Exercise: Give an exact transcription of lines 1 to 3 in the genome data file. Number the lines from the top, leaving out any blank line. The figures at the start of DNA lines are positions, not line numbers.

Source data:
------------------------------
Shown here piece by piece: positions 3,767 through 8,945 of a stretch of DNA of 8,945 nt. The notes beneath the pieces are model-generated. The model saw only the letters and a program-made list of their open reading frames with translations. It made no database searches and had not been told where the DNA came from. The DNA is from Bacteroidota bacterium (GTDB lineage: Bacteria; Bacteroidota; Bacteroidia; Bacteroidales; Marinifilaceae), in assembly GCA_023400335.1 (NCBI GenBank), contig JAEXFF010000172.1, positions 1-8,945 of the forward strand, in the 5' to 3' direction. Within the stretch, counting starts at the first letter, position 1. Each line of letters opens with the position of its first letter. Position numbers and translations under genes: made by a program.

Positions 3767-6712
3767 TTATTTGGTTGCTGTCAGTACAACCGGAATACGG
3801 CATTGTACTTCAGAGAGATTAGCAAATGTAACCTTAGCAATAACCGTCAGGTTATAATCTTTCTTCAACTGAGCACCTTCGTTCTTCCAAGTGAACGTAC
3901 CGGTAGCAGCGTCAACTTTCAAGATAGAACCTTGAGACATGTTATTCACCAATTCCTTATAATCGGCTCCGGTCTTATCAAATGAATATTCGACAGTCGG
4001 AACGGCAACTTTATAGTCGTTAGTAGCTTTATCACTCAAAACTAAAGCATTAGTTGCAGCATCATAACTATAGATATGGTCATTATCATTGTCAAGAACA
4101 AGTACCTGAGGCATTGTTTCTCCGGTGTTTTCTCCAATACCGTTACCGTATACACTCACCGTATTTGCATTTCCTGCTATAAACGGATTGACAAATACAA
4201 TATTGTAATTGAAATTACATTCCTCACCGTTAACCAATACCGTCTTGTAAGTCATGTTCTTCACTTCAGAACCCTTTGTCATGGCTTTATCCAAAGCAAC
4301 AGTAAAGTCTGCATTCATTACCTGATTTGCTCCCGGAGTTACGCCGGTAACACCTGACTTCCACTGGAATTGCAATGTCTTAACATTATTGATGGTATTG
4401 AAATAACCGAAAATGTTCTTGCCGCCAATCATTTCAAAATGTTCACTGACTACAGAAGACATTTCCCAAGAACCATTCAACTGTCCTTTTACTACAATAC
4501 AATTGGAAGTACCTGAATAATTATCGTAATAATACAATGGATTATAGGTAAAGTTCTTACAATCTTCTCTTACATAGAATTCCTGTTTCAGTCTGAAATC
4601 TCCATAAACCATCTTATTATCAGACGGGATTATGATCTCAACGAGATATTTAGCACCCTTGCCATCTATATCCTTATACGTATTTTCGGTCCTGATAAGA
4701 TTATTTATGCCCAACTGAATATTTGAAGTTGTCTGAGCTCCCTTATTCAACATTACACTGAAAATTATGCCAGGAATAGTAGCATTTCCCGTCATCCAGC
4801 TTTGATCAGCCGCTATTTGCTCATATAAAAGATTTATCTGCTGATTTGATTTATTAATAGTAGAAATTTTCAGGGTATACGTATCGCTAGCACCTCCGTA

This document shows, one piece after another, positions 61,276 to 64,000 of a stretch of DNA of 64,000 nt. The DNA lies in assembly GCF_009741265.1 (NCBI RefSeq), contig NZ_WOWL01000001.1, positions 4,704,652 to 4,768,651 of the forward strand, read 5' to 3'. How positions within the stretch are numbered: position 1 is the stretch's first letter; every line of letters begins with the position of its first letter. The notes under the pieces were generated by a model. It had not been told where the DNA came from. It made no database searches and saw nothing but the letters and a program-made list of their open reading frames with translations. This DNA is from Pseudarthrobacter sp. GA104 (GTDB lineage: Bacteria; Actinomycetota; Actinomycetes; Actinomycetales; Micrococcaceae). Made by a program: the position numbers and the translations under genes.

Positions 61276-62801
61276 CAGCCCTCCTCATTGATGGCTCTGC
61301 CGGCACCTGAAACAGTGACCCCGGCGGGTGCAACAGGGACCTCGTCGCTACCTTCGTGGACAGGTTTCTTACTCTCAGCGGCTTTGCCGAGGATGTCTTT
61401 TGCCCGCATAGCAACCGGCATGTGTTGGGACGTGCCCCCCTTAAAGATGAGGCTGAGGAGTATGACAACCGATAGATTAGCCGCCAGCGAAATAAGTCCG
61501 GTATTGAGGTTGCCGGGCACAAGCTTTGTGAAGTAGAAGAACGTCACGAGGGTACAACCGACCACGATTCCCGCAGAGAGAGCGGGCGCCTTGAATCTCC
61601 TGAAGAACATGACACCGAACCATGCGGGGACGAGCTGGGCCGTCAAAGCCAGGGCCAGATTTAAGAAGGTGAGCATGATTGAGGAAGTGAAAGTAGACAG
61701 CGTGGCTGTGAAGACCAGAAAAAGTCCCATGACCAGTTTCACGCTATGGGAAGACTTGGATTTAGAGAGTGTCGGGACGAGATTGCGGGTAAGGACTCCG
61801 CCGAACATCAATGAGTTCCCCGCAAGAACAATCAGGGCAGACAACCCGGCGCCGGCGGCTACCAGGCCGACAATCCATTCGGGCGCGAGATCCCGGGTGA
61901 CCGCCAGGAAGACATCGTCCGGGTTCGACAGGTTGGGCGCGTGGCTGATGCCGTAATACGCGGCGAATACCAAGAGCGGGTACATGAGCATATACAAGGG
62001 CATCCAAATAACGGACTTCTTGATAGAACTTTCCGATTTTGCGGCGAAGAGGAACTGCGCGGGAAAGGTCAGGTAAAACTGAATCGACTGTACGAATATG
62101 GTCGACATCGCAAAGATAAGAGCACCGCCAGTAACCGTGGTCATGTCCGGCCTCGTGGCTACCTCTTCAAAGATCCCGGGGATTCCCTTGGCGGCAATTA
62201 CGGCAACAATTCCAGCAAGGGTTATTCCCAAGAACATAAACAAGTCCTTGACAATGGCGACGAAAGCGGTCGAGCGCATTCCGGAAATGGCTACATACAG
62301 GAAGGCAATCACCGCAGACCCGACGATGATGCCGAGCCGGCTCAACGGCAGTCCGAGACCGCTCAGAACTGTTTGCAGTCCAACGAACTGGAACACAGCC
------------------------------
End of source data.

Shown here piece by piece: positions 3,767 through 8,945 of a stretch of DNA of 8,945 nt. The notes beneath the pieces are model-generated. The model saw only the letters and a program-made list of their open reading frames with translations. It made no database searches and had not been told where the DNA came from. The DNA is from Bacteroidota bacterium (GTDB lineage: Bacteria; Bacteroidota; Bacteroidia; Bacteroidales; Marinifilaceae), in assembly GCA_023400335.1 (NCBI GenBank), contig JAEXFF010000172.1, positions 1-8,945 of the forward strand, in the 5' to 3' direction. Within the stretch, counting starts at the first letter, position 1. Each line of letters opens with the position of its first letter. Position numbers and translations under genes: made by a program.

Positions 3767-6712
3767 TTATTTGGTTGCTGTCAGTACAACCGGAATACGG